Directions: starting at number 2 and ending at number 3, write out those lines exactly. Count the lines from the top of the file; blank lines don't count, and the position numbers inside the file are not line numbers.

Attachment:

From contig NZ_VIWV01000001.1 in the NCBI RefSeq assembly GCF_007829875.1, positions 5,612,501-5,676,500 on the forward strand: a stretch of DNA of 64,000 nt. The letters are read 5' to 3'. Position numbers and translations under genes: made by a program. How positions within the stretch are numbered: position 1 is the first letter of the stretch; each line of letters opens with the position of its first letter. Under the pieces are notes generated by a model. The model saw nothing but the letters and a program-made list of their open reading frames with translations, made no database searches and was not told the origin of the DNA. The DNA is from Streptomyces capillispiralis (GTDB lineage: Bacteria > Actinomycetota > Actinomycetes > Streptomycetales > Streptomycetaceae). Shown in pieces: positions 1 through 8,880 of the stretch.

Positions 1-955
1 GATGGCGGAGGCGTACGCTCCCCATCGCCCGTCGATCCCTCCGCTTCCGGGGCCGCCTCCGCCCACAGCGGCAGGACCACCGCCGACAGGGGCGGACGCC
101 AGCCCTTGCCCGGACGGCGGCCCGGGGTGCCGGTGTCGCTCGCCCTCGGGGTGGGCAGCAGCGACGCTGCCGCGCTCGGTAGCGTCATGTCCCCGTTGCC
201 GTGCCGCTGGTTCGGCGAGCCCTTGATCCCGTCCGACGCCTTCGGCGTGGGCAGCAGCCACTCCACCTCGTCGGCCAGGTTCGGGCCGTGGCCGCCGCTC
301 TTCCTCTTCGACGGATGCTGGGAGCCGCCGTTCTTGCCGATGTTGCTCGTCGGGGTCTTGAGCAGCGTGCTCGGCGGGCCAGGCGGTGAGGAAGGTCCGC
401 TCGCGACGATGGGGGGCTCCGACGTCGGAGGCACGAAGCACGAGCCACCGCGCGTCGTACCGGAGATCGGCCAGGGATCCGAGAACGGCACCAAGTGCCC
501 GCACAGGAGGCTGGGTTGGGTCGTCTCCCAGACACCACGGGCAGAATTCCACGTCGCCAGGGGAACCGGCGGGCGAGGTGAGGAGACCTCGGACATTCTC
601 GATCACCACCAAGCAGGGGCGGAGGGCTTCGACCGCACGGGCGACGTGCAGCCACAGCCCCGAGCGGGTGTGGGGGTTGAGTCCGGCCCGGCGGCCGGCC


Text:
Positions 1-955
1 GATGGCGGAGGCGTACGCTCCCCATCGCCCGTCGATCCCTCCGCTTCCGGGGCCGCCTCCGCCCACAGCGGCAGGACCACCGCCGACAGGGGCGGACGCC